Supporting people at risk of homelessness

She calls out to the man on the street
'Sir, can you help me?
It's cold and I've nowhere to sleep,
Is there somewhere you can tell me?'
He walks on, doesn't look back
He pretends he can't hear her
Starts to whistle as he crosses the street
Seems embarrassed to be there

Oh think twice, it's another day for you and me in paradise
Oh think twice, 'cause it's just another day for you,
You and me in paradise, think about it…

Songwriters: Phillip David Charles Collins (‘Phil Collins’) / Willie Norwood

Phil Collins wrote the song “Another Day in Paradise” in 1989 about a man crossing the street to ignore a homeless woman who was asking for help. Sadly, some 29 years later, this same scenario still exists but with even more people experiencing homelessness.

Churches of Christ Housing Services actively supports people to avoid or exit homelessness through a range of accommodation support services.

For many of us, having a secure home is a simple aspect of life that we take for granted. A place to call home is a guarantee. But for a growing number of people, it is a lost reality.

When our housing residents were asked “what difference has a secure home made to your life” some of the responses included:

“Prevented my suicide; given my son stability.”

“I was homeless, but now I am secure. I eat what I want to eat in my house and no-one can take it off me. I feel better in the family of Christ…”

“It has changed my life tremendously. With less worry of housing, I have focused on furthering my education. Have earned a graduate diploma in Counselling and am very grateful.”

It is remarkable how much having a place to call home impacts a person’s life.

Out of homelessness

Churches of Christ Housing Services resident, Sharon found herself homeless in middle age.  She describes her journey from ‘homelessness, to getting a house and making that a home’ and the part that art has played in that journey.

“As a woman on my own, it was probably one of the most crushing experiences… with no one to nurture or support me.”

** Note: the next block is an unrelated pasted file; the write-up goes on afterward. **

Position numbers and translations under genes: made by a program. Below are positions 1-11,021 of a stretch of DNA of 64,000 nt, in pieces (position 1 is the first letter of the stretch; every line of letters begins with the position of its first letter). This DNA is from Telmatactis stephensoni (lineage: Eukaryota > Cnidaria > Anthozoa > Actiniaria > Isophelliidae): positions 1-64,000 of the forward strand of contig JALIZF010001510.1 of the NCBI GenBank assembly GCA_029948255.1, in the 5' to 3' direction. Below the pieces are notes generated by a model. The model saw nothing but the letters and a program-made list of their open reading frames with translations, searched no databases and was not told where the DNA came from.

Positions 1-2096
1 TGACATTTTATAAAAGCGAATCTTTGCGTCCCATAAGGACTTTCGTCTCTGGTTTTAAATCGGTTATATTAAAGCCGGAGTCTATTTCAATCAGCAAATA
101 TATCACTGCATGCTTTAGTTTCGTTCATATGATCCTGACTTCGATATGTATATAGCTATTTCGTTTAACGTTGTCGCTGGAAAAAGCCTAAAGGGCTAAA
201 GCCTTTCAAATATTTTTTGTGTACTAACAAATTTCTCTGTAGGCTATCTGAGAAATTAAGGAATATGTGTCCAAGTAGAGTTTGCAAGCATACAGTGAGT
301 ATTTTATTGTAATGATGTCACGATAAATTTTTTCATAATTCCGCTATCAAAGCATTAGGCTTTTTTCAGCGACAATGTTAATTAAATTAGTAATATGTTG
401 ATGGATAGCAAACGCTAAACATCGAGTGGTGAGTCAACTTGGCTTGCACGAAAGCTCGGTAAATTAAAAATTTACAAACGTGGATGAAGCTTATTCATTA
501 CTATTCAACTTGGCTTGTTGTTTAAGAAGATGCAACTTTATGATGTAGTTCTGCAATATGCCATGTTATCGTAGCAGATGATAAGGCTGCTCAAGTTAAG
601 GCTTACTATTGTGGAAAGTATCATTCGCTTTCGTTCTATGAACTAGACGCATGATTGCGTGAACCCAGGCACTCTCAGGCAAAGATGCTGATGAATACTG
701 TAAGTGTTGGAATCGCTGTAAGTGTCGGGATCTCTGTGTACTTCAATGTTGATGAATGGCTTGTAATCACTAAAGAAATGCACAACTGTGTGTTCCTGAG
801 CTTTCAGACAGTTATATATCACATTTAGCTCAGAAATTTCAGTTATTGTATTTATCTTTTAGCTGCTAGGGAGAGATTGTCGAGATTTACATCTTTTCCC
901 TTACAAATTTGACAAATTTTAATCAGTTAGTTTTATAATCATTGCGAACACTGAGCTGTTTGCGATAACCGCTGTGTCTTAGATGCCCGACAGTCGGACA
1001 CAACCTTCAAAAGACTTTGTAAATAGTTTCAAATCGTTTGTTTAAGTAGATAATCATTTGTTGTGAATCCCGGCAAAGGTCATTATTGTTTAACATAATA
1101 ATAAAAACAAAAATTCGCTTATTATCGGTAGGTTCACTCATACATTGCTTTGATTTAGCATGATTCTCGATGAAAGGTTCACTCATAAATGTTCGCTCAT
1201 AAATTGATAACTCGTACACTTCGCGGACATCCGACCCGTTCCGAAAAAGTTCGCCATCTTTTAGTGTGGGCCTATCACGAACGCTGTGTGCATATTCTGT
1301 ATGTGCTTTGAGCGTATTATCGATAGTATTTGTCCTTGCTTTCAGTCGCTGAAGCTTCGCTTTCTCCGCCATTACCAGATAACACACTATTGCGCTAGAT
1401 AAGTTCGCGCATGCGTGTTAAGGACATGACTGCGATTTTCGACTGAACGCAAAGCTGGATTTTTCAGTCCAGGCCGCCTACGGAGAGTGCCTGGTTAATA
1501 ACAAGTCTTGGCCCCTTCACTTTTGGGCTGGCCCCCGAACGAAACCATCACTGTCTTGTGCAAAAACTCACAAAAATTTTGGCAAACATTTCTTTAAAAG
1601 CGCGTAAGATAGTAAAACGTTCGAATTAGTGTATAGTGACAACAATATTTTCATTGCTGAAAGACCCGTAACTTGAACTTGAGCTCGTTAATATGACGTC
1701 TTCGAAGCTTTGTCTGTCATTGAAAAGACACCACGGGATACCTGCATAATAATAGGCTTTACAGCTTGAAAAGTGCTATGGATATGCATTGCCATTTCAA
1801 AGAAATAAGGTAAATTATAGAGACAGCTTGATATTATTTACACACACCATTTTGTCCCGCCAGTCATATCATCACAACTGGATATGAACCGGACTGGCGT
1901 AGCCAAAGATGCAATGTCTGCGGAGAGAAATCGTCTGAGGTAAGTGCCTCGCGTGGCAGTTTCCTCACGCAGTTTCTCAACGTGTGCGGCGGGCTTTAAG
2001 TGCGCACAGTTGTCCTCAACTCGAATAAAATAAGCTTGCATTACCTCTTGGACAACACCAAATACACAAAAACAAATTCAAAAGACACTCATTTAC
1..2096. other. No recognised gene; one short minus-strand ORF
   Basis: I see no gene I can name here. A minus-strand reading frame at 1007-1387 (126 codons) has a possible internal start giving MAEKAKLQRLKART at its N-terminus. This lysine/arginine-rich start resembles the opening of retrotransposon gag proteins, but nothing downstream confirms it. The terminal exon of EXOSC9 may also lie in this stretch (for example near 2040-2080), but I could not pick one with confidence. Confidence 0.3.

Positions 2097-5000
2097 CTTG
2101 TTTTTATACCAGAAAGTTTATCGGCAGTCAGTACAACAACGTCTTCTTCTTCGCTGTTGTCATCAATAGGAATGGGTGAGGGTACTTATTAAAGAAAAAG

Sharon was able to find a home seven years ago with Churches of Christ Housing Services.

“Once I closed my door [on my new home] I was safe.”

As her confidence grew with having her own home, she started buying painting supplies and getting back into her art.

One day, she was approached to do a painting for the new Housing Services office opening in Southport.  Sharon talks of this time as a “turning point” and says that she felt that she was finally safe, “I felt my housing wasn’t insecure anymore.”

“I started appreciating myself. I wasn’t frightened anymore. I can paint because I have a home… I can leave it out if I want to. I don’t have to share and worry about someone coming into my home.”

From house to a home

Graham Wheat, a Community Chaplain working across our Gold Coast housing developments, sees first-hand each day the impact having a home can have on an individual who has experienced homelessness.

“As a Housing Chaplain, I have the privilege of guiding our tenants as they journey from house to home. I see first-hand how securing a safe, secure place to live is the starting point to a better future for many. I am blessed in my role, to be able to listen, guide and enable our tenants as they travel on that journey,” Graham said.

Graham tells the story of a resident couple who had moved into a new home, and after two months had still not unpacked their boxes. When he asked why they had not unpacked, they said that they still thought someone was going to knock on their door one day and let them know that it was a mistake, that they were not meant to be living in this nice place and that they would have to leave.

Graham was able to assure them that they were meant to be there and to make themselves at home.

A house is not a home

The difference between a house and a home is a subtle one, recognised by few.  A house is an empty vessel and only comes alive with people. A home is where we throw down our roots, investing money as well as time, energy and emotion. Homes register the patterns of life. If we are lucky our children are born in them and luckier still we end our days in them.  Homes offer us security, a place where we can socialise, celebrate, argue, do homework, cook, care and create. They are the focus of friendships and many homes make a neighbourhood.

From Hawkins Brown research, A house is not a home

Churches of Christ Housing Services

Churches of Christ Housing Services is a leading provider of housing solutions for people in need. We manage a portfolio of more than 1,300 properties across Queensland. We are one of the most diverse housing services, providing property and tenancy management, specialist support services, community development, asset management and affordable housing development.

In 2017, we assisted 3,118 people to find a home or a place to stay in their time of need.

We were also able to help people transition out of social housing and into the private rental market. We take a holistic approach to delivering housing services, providing for people’s physical and recognising that it is equally important to provide for social, emotional, psychological and spiritual needs.

For more information, read our Housing Services Year in Review 2017.

Find more information regarding Homelessness Week 2018 at Homelessness Australia. 

Posted August 7, 2018 in Our blog